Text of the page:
BMCB625:Helicases

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BMCB625 Advanced Topics in Molecular Biology

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Bonus Materials

Review PCNA, the Maestro of the Replication Fork [[1]] A recent addition to Cell that looks at a critical component of the replication fork. A fairly good review. --Chris 11:39, 18 May 2007 (EDT)


(Homework) Questions

Chris

“Previous work has demonstrated that…” E1 binds a site-specific dsDNA and then ssDNA followed by its “known helicase activity.” (1) How does one demonstrate this experimentally (see paper ref. 6, 19-21), (2) what are the barriers to overcome energetically seeing as how the clamp appears relatively stable once bound to DNA (i.e., is there a particular “location” where the protein subunits “come apart” after being pre-formed or are they assembled subunit-by-subunit at the specific binding site? Either way, is there additional factors that help assemble this complex or can it freely form in solution on its own?


Mahta

Q1. Separation of the duplex into ssDNA by the helicase via the proposed model utilizes one ATP for each base pair translocated through the center of the hexamer. Is this not an inefficient use of energy?

A1. It can both be thought of as an inefficient and efficient use of energy. In terms of it being inefficient - this system allows for one nucleotide to be pushed through the helicase at the expense of one molecule of ATP. That is a huge input of energy for this process. However, if one considers the importance of this process (the importance of accurately carrying out separation of strands for replication, transcription, etc) the energy expenditure does not seem by any means unnecessary. It can also be a matter of making sure these processes are carried out with great accuracy and a very high speed.

Q2. Is it clear whether the helicase hexamer is "pushing" the ssDNA through its center core or is the helicase itself translocating along the DNA strand? (See Fig S-5) The basis for this question lies in their claim that in vivo there are two hexamers - in one, all six subunits can bind DNA whereas in the second one only five of six subunits can bind DNA - does this favor "DNA pushing through" or the helicase translocating itself on the DNA?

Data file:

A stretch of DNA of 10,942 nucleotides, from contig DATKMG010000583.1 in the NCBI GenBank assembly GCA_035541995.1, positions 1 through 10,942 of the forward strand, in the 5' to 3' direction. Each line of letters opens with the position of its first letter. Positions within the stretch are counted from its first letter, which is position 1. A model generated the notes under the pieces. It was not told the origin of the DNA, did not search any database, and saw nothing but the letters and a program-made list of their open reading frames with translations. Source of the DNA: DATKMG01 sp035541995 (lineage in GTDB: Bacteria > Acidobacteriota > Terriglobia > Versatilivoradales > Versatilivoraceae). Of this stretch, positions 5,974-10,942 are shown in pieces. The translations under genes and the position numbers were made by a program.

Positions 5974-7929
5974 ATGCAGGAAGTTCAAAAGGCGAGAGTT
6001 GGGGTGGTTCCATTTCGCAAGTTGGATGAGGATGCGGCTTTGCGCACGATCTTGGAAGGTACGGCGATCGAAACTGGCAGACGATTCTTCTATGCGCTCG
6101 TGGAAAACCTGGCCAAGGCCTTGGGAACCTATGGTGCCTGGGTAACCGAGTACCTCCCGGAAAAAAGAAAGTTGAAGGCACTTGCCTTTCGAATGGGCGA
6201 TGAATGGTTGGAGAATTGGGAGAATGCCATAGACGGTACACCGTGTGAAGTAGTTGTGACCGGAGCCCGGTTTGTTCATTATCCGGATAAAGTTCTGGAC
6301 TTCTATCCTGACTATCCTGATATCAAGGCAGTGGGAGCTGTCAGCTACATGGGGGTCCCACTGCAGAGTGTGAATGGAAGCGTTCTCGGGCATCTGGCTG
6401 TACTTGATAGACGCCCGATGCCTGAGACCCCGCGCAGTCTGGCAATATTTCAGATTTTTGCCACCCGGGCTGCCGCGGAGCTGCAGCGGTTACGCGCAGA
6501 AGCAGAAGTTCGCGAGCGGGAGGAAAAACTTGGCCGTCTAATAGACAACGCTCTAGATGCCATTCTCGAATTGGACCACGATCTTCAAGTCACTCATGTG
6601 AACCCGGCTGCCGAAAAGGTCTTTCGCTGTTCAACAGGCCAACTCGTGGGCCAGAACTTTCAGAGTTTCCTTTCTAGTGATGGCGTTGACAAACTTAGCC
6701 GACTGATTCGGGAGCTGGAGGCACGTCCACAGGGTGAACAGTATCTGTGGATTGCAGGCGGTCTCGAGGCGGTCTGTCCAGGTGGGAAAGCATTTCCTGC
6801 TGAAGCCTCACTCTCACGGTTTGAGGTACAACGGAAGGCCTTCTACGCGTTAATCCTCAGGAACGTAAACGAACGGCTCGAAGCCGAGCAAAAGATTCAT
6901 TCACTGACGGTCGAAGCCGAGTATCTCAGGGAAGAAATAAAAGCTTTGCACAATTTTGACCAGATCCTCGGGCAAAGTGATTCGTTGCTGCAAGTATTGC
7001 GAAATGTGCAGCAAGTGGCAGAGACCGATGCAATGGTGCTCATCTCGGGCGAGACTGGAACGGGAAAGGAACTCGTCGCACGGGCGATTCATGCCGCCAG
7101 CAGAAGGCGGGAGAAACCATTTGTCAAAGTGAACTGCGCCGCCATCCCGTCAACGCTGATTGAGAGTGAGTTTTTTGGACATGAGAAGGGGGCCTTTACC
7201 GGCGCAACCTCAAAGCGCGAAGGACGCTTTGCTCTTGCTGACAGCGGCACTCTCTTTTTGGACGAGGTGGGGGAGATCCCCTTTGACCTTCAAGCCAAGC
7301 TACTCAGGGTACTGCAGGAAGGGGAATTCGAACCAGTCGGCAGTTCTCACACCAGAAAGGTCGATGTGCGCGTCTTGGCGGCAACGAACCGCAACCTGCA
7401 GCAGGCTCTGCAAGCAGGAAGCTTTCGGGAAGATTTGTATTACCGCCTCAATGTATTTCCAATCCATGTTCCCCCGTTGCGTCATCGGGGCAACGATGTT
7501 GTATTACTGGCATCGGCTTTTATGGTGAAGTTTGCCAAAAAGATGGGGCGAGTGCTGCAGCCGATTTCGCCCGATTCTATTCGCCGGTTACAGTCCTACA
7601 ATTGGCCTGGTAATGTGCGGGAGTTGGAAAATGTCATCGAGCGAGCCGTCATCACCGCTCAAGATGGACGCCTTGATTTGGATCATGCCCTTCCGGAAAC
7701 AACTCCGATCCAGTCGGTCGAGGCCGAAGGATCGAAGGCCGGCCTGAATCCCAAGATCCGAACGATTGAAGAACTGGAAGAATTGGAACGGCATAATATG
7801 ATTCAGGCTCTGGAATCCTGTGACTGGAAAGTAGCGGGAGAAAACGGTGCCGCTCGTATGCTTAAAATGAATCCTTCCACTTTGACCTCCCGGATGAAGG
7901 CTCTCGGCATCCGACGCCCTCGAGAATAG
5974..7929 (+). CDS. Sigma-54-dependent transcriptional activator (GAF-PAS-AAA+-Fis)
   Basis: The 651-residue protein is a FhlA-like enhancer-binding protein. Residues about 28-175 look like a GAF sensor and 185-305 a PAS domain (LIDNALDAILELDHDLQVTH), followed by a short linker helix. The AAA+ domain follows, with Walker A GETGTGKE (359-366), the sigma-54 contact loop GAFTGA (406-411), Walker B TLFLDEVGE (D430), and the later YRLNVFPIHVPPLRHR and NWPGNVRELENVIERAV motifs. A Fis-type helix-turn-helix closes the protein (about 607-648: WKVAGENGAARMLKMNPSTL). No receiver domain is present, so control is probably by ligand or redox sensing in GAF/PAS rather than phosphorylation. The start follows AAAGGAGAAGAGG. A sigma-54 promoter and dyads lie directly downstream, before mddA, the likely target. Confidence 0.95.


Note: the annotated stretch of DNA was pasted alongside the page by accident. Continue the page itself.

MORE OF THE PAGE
Chayne

In Enemark & Joshua-Tor, they propose the "escort" model as opposed to the "bucket brigade". Since this is just conjecture based upon observations from structure (though a pretty good one), how could this model be more thoroughly tested?


some figures I made from pdb 2GXA (not really related to above question)

Media:Fig1-2GXA-lattice.png

Media:Fig2-2GXA-loop-superpose.pdf

Media:Fig3-ADP_bs-lsqDE-ADPlike.png

Media:Fig4-ADP_bs-lsqABC-ATPlike.png

Media:Fig5-ADP_bs-lsqF-APOlike.png

Media:Fig6-ADP_bs-lsqall.png

Media:Fig7-ADP_bs-lsqall-view2.png


Jeremy

Q1. Does the fact that helicase subunits are stabely bound by ADP in the crystal hint at something mechanistically important?

A1. The fact the structure is stable when bound by ADP suggests a stable intermediate, mechanistically. In other words, an unloading step, where ADP is removed so that ATP may enter may be required for helicase function.


Q2. The structure reveals several polar contacts between the helicase and DNA, but highly non-polar residues are within VDW distance of the DNA. However counter-intuitive, why might this be important?

A2. Polar contacts are necessary to obtain a grip on DNA, the non-polar, or greasy contacts however, may provide speed for rapid helicase function. There may be a balance between polar and non-polar contacts to allow rapid unwinding, where the DNA slides across the greasy surfaces.
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